Bank of England (BoE)

The Bank of England, or BoE for short, is the Central Bank of the United Kingdom.

As the institution with the ability to control the supply of sterling pounds (British pound, or Great Britain pound), the BoE exerts great influence in the markets.

But what makes the Bank tick?

And how can you use this information to make some pips?

Let’s find out.

Bank of England’s Mandate

According to the BoE’s official websiteits mandate is to:

“Promote the good of the people of the United Kingdom by maintaining monetary and financial stability”.


In short, they care about inflation.

Actually, the reason Central Bank’s exist is for the purpose of maintaining price stability -keeping inflation low, but positive.

And as such, most Central Banks have the mandate to maintain monetary (price) stability.

However, there are Central Banks which also have additional mandates, such as the Federal Reserve which also seeks to uphold economic growth.

But enough about other Banks, we are talking BoE and GBP here.

Sterling pound (GBP), courtesy of the Bank of England (BoE).

And they care about inflation. Plain and simple.

Does this mean most data releases won’t matter?

Yes and no.

For the most part, no.

However, if you’ve read any of my economic indicator pages, you’ll know what matters when it comes to data and exchange rates:

Central Bank caring about the particular outcome of such data.

And while the BoE cares about inflation first and foremost, it will check other statistics for signs of potential inflation.

For example, tightening of labor market usually precludes increased inflation.

Thus, not all is lost when it comes to data releases in the U.K.

More on this later.

For now, we need to check the Bank of England’s structure. 

BoE’s Structure

The bank is a corporation owned by the British government.

It’s been given its faculties (or abilities) by legislation, which means they have to serve their mandate (of helping the people) by law.

The decisions which matter are those concerning interest rates.

Such decisions are taken by the Monetary Policy Committee (MPC).

The kind of place where things happen (Not the actual).

This MPC has 9 members, including the governor of the BoE.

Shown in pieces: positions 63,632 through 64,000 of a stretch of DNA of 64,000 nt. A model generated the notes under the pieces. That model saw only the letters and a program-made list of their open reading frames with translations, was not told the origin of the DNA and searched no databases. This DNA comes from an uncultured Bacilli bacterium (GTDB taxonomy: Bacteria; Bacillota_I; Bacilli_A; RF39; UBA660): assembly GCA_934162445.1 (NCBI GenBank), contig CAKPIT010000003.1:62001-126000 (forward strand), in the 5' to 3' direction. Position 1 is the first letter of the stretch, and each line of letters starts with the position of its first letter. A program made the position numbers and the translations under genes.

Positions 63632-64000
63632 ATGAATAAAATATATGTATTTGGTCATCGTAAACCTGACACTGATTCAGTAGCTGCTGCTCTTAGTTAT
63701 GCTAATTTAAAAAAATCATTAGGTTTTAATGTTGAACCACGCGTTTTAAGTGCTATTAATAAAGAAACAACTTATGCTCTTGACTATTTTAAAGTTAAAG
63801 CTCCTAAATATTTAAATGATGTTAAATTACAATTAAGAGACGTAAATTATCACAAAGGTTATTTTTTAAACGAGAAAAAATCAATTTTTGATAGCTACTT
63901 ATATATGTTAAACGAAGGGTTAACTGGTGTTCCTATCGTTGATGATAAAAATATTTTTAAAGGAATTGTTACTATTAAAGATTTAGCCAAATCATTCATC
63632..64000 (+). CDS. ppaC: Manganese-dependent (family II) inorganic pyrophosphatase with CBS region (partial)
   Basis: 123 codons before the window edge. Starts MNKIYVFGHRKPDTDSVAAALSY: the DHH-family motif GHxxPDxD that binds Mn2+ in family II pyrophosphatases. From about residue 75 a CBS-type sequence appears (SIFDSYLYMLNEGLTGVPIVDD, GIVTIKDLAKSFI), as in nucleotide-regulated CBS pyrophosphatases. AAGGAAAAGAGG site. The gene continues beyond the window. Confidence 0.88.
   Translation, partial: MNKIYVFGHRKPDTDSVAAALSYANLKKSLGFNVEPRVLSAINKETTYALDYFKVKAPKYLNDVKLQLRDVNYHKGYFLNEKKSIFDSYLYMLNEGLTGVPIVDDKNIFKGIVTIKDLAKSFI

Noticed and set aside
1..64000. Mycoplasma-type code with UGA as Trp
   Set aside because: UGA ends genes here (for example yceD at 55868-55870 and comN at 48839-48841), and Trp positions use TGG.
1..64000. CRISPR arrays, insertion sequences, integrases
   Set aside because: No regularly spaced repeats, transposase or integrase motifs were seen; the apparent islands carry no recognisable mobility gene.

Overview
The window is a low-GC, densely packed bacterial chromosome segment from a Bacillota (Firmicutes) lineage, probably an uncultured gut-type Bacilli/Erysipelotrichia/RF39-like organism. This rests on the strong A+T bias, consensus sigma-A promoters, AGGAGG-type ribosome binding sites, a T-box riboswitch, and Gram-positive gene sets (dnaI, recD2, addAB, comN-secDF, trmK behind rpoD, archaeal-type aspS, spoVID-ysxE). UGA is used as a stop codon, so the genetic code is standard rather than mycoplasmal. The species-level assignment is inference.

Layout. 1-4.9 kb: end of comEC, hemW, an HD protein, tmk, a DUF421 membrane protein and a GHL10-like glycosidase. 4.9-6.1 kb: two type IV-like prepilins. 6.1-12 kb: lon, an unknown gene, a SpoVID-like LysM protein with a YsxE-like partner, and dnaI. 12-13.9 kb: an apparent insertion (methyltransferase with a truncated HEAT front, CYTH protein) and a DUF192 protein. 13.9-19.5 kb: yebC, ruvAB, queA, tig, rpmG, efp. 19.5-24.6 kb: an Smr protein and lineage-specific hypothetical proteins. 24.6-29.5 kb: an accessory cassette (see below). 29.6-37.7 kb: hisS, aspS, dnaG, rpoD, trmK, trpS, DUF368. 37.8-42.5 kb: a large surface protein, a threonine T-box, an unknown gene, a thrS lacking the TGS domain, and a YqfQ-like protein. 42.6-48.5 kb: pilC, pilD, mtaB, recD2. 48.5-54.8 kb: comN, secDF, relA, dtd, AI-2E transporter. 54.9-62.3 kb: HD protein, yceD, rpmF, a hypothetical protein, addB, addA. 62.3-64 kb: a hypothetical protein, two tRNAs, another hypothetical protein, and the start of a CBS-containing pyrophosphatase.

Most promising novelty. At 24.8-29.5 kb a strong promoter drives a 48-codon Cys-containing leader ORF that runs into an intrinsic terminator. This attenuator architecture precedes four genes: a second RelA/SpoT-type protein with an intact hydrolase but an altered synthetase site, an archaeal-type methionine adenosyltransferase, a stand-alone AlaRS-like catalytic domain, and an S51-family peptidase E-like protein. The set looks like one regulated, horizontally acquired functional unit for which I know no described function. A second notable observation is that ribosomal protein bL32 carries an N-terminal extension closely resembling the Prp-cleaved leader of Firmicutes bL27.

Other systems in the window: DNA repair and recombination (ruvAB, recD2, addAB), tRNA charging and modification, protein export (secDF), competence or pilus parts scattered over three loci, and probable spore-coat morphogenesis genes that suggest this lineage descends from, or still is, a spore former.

Since currency markets are reigned by interest rate decisions, FX traders keep a watch on MPC members, their stance, and their past voting behavior.

This is all in an effort to predict how the next rate decision will go.

Oh. That’ true, I forgot to say:

Rate decisions are determined by votes of MPC members eight times a year (according to the official webpage).

So, eight times per year, MPC members get together to discuss and ultimately vote on whether to:

1.    Increase rates

2.    Decrease rates

3.    Leave rates unchanged

Thus, it is very important to stay tuned to how the MPC is composed before a decision takes place.

What FX traders need to know

As I write this, the BoE will make an interest rate decision in less than 24 hours.

So, how do we take what we learned here to prepare to trade this event?

Let’s start with inflation.

At this point in time, the Bank of England’s target for inflation is 2%.

However, inflation numbers have been too strong recently, with CPI reading 2.6%.

The BoE has been considering hiking rates because of this overshoot in inflation (remember their mandate of price stability).

Will they hike?

Consensus is they will leave rates unchanged (at tomorrow’s meeting).

But why?

You must consider they can wait to raise rates at a later MPC meeting.

Should we hike now… or later?

So what determines their willingness to wait?

In this case, while the CPI came out strong, wages have not grown accordingly.

What does this mean?

It means prices are generally going up faster than wages.

Hence, the average person has less purchasing power (this goes against their mandate).

If the Bank hikes rates, it will decelerate inflation (good).

But it would also cut growth, and thus, decelerate wage increases (bad).

Therefore, increasing rates right this moment might not be the best thing to do, since the Bank can wait to see if wage growth picks up before hiking rates.

Further complicating matters, forecasting is made more difficult at this point in time, since Brexit negotiations are taking place.

Complicating matters since June 2016.

The uncertainty stemming from this geopolitical issue further convolute matters, thus supporting a more “let’s wait and see” view by MPC members.

In the spirit of using this example to show how to benefit from knowledge:

6 out of the 9 MPC members are expected to vote for no change in rates tomorrow.

And 2 of them will likely vote for a hike (there are empty seats sometimes).

Could we get a surprise?


If we do, that will make for a great trading opportunity.

The expectation is for no change, so if they hike, GBP will go up.

Cutting rates is out of the question for this particular meeting so we will not contemplate this scenario.

Sorry, no cuts this time…

And if things go as expected?

We will dive into the press conference by the Bank’s governor.

This will give us clues into what the MPC is thinking: as in, are they much more likely to hike next meeting?

If so, the pound could gain in anticipation, but if the governor’s language is more dovish (more wait and see, not so in favor of hiking next time), the pound may lose ground.

End with a Bow-tie:

Bow-ties are cool...

11th Doctor anyone?


Ok, this tour of the Bank of England was short and sweet. Let’s visit other Central Banks.

Emil Christopher,

The Forex Economist

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